- Vulnerability Assessment, completed in 2021, that improved understanding of specific regional climate vulnerabilities, followed by the development of an
- Adaptation Plan detailing strategies and tools that state, regional, and local governments can implement to help the Delta thrive in the face of climate change.
Together, these two phases form Delta Adapts: Creating a Climate Resilient Future, a comprehensive, regional approach to climate resiliency that cuts across regional boundaries and commits to collaboration across state, local, and regional levels.
Currently focused on the Adaptation Plan, Council staff has convened a cross-sector Stakeholder Workgroup and four technical focus groups associated with the categories of ecosystems, agriculture, water supply reliability, and flood risk reduction. Through these engagements and others, which began in the fall of 2021, staff has gathered input on a variety of adaptation approaches to consider for the Delta and evaluate the impacts of these approaches.
Throughout 2022, staff used the input received to develop illustrative adaptation scenarios that supported discussions about tradeoffs. While the adaptation scenarios provide a clearer picture of the tradeoffs necessary to meet different objectives, they are not decisions regarding what land uses should occupy specific landscapes in the Delta.
Now, staff is working with a diverse group of interests (including community-based organizations, environmental groups, and reclamation districts, as well as local and State partners) to prepare a draft Adaptation Plan with adaptation strategies and supporting actions across the four focus areas. Staff will identify the range of costs of adaptation and how it can be funded, who will implement the strategies and a timeframe for implementation. A draft Adaptation Plan will be released in early 2024.
At the November 7 DPIIC gathering, we will hear about these draft strategies and discuss potential agency roles and responsibilities. The Council is in a position to provide leadership and coordinate adaptation efforts but relies upon the DPIIC member agencies to utilize their resources and authorities to provide input, commit to strategies, and begin implementation.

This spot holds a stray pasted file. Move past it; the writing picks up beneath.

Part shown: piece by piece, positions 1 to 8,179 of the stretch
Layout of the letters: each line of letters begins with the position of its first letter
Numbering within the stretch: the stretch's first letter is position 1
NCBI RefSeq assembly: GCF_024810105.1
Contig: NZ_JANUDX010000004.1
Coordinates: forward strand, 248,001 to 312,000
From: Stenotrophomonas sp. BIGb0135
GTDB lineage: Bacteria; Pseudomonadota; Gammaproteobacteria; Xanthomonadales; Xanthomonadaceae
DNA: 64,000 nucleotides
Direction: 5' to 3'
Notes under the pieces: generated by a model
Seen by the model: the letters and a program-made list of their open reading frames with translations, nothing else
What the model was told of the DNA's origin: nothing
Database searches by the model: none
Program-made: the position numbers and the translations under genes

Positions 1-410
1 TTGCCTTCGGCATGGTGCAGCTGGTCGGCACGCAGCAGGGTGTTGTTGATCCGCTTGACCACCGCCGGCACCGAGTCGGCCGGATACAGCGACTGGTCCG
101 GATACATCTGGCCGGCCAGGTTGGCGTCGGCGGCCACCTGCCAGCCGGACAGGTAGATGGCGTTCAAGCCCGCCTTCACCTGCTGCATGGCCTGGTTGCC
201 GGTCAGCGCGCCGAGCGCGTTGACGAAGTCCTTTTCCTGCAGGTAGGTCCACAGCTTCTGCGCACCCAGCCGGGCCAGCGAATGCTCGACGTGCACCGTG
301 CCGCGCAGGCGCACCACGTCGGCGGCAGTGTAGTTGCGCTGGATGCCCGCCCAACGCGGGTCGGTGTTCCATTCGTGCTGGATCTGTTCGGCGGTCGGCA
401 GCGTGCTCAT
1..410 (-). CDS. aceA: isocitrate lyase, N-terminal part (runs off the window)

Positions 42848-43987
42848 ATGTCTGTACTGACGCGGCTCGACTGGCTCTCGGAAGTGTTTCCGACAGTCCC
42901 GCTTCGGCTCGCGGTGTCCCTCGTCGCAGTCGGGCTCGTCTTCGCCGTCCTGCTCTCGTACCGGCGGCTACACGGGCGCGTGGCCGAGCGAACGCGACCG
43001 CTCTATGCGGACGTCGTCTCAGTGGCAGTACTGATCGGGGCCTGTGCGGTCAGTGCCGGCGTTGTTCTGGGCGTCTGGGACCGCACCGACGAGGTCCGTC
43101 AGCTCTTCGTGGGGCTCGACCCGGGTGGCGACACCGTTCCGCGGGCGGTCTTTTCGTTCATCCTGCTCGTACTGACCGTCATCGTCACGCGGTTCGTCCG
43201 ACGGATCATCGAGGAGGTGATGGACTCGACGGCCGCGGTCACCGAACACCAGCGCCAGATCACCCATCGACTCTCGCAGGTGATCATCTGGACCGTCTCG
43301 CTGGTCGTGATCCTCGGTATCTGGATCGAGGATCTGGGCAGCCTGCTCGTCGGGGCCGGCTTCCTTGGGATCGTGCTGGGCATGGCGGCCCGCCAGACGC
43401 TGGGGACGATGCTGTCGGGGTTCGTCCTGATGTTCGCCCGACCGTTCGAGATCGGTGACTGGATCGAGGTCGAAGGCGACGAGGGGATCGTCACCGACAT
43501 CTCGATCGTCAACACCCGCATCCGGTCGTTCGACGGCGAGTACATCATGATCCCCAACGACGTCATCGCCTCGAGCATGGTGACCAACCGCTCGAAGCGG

The DPIIC was created to lead implementation of cross-sector regional efforts like a modeling collaboratory and Delta Adapts. We are grateful to our U.S. Army Corps of Engineers partners for letting us gather at the Bay Model Visitor Center in Sausalito. The Bay Model is an ideal venue to discuss modeling and climate change. Used as a scientific research tool from 1958-2000, the Bay Model is a working hydraulic model of the San Francisco Bay and Sacramento-San Joaquin River Delta System and is where modeling for the Delta got its start.
All interested parties are encouraged to attend the meeting, which also includes a tour of the Bay Model early in the agenda. We hope you will consider joining us in person or virtually via Zoom and be part of our partnership and progress!
About the Authors
Virginia Madueño was appointed to the Council by Governor Gavin Newsom in 2021. The Council elected her to serve as vice-chair in January 2022 and chair in June 2022. Prior to joining the Council, Virginia was a managing member and president of IMAGEN LLC, managing partner of SanGuard Growth LLC and of LVS Enterprises, an investor and advisor to Alterna Card Services, and president of BeauTea Imports. She is also a former councilmember and mayor for the City of Riverbank and commissioner for California Boating and Waterways. Virginia holds a Bachelor of Arts in communications from California State University, Stanislaus, and is a 2006 graduate of the JFK School of Government at Harvard, National Hispana Leadership Institute.
Amanda Bohl was appointed special assistant for planning and science to the Council by Governor Brown in 2018. Prior to joining the Council in 2016, Amanda served as the economic development lead for the Sacramento-San Joaquin Delta Conservancy, program director for the American Land Conservancy’s Central Valley and Foothills Program, and executive director of the Mother Lode Land Trust. She has a Bachelor of Arts in international studies from Southern Oregon University and a Master of Sciences in community development from the University of California, Davis.